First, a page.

- Religion and Philosophy
The Rational Absurdity of the Trinity: Keeping Believers in the Dark
There's a memorable line from Don McLean's American Pie: "And the three folks I admire most--the Father, Son, and Holy Ghost--they caught the last train for the coast. . ." In these lyrics the Three are presented as distinct individuals, and so they must, if we have any hope of even talking about them. Believers have no trouble with the three-in-one proposition. No trouble at all. God set it up and declared it to be so, and there's an end to it. To my limited knowledge, however, only the Son and the Father, ever "do" or "say" anything. Makes sense. It would be difficult, even for Believers, to imagine holding a conversation or going for a stroll or eating lunch with a Ghost (in the modern era, I notice that this entity is now more typically called the "Holy Spirit". The word/concept "ghost" does imply a diminished state from another level of existence, an implication hardly appropriate for a "being" on some kind of par with God).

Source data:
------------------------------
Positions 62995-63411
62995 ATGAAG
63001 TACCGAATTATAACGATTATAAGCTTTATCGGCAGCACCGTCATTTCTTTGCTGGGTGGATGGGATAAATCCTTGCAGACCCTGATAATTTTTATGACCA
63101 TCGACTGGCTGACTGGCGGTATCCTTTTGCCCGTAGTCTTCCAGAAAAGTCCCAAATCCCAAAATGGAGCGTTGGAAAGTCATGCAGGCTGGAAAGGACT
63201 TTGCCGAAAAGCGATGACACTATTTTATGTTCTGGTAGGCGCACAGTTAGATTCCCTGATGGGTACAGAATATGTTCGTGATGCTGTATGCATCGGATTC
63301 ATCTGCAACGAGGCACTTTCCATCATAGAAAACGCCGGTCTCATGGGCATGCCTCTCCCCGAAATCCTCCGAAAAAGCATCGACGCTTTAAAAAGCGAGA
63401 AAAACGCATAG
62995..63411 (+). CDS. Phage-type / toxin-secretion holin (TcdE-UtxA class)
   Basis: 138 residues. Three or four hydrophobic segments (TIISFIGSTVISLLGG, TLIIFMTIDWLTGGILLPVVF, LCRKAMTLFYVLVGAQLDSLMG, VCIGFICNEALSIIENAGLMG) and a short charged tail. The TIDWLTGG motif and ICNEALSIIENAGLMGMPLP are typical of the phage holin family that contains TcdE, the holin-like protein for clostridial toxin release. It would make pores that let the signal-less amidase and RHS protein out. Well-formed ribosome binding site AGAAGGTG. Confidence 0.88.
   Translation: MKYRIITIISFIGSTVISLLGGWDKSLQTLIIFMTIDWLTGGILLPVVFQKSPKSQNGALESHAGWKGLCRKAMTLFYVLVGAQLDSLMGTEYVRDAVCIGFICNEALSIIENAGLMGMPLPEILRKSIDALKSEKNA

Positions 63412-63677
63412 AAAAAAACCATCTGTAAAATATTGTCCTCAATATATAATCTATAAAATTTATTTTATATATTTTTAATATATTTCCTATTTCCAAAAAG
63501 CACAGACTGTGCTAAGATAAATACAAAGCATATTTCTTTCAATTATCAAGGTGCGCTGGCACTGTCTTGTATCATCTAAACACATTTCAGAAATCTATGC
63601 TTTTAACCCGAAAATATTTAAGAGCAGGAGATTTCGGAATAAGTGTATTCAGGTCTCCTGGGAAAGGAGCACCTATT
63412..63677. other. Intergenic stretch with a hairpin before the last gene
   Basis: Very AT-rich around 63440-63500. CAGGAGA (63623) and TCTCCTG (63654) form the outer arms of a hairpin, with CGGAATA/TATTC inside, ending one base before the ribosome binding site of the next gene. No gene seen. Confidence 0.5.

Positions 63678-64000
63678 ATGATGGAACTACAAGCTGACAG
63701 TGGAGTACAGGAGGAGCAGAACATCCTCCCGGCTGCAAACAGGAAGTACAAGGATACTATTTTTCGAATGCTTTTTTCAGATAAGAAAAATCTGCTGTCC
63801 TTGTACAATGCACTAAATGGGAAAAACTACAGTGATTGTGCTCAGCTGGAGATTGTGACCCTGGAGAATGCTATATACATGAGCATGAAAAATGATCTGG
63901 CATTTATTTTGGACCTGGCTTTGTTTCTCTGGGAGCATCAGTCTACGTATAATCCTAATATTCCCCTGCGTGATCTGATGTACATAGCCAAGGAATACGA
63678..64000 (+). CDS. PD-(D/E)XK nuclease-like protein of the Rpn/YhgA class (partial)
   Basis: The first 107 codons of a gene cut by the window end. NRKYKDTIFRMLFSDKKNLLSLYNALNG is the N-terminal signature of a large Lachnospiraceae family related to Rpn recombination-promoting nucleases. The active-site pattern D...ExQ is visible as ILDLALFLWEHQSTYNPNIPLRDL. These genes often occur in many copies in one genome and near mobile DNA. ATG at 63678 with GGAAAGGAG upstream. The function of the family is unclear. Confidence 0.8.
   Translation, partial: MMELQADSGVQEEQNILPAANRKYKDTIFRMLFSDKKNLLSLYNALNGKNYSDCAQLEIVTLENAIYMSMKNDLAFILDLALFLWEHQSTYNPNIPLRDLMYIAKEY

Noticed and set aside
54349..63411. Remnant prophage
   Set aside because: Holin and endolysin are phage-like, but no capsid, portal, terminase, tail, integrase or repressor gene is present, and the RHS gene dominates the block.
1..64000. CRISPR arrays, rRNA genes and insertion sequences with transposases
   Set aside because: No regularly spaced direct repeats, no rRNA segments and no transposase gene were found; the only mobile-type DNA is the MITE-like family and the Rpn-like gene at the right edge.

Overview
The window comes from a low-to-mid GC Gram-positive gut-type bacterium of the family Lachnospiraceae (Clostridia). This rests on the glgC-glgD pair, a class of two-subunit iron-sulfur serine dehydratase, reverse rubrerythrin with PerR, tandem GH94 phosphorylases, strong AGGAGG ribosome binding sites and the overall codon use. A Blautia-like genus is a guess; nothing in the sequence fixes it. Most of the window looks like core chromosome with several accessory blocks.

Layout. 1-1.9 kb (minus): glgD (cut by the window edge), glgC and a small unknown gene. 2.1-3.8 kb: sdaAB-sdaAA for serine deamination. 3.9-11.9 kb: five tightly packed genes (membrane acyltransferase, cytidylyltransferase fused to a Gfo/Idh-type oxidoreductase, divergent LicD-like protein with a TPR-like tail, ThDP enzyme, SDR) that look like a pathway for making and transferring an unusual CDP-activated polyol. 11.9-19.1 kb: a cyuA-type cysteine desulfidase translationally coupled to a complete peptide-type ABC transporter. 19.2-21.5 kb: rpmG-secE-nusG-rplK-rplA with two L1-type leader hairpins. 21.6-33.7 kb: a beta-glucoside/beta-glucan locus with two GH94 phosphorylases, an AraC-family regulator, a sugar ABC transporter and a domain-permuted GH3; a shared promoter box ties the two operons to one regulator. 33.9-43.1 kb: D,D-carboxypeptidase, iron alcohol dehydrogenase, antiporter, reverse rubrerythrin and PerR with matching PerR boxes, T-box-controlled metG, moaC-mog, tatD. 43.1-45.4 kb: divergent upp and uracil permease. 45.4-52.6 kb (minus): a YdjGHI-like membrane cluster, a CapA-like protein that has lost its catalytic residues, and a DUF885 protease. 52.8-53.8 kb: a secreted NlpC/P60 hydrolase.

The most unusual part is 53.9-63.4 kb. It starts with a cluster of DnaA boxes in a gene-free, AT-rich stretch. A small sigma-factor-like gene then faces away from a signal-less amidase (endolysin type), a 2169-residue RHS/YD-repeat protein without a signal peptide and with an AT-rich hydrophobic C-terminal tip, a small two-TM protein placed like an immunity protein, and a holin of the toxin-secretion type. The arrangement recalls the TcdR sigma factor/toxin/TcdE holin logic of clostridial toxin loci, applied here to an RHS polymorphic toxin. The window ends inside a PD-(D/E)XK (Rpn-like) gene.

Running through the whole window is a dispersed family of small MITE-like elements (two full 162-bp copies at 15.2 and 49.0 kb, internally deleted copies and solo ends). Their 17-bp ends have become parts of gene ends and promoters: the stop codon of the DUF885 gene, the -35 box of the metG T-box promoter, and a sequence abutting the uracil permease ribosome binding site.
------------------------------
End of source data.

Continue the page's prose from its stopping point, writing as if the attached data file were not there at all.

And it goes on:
I'm writing this Hub from a stance of cautious optimism that an open-minded Believer might respond with interesting arguments in defence of the Trinity. As a Non-Believer, I see only another device to deepen the Mystery, the rational obfuscation that clouds the basics of Christian belief with so many impenetrable layers of contradiction that Faith, and Faith alone, can deal with it.
St. Augustine, Thomas Aquinas, Milton, John Donne--to grab only four thinkers down through the ages, who grappled with these issues--attempted with great passion and at great length, to understand and articulate these problems, to--as Milton puts it in the encomium to Paradise Lost--"justify the ways of God to man.".
So, let us play with the rational absurdity of the Trinity............and see if we can dispel the clouds a bit. Parrster--do join in, my good friend.